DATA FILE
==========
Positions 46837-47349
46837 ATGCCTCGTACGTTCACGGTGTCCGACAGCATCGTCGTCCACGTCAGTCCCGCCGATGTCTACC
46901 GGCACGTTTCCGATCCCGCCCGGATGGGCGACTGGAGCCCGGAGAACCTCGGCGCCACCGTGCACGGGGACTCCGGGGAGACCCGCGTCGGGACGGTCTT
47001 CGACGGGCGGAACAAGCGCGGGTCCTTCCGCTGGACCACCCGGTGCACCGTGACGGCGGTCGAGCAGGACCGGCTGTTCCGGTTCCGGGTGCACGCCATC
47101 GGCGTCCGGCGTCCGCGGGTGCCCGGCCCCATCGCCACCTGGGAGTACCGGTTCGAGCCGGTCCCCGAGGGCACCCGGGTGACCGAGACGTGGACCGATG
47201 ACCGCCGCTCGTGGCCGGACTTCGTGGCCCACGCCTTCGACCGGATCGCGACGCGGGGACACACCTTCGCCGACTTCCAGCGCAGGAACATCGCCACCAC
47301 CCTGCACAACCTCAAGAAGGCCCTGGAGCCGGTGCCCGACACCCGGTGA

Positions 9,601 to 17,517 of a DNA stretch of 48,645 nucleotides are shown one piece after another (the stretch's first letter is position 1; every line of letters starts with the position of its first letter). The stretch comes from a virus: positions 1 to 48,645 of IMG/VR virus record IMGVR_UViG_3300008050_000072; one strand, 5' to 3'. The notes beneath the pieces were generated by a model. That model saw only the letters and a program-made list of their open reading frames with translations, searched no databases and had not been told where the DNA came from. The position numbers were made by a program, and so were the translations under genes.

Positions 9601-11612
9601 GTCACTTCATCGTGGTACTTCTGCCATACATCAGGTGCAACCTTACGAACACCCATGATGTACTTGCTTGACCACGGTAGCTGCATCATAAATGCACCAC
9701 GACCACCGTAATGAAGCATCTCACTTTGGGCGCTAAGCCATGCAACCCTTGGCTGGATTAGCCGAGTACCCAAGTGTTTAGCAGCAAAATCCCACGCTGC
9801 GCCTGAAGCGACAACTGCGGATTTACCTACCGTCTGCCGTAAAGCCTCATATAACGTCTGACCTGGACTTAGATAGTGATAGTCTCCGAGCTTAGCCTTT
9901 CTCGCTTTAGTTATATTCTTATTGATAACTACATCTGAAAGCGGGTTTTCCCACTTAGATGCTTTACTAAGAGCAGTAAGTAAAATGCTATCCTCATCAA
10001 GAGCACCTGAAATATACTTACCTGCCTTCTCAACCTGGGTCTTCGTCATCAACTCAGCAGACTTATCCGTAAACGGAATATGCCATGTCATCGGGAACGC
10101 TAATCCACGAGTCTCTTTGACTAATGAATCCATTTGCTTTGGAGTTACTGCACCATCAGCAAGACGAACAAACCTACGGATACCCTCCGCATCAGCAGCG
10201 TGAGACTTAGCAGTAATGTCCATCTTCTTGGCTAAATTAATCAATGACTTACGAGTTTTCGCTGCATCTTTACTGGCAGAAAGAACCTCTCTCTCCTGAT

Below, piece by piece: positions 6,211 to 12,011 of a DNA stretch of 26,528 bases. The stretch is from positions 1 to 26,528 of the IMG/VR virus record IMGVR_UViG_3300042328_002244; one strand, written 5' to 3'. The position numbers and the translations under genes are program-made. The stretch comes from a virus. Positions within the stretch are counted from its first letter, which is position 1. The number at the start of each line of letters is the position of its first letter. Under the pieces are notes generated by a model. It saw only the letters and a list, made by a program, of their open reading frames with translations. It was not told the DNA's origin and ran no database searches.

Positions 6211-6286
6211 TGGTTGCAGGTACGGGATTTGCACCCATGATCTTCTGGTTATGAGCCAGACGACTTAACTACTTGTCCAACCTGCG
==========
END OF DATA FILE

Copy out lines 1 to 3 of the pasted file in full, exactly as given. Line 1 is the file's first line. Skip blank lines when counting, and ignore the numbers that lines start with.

Positions 46837-47349
46837 ATGCCTCGTACGTTCACGGTGTCCGACAGCATCGTCGTCCACGTCAGTCCCGCCGATGTCTACC
46901 GGCACGTTTCCGATCCCGCCCGGATGGGCGACTGGAGCCCGGAGAACCTCGGCGCCACCGTGCACGGGGACTCCGGGGAGACCCGCGTCGGGACGGTCTT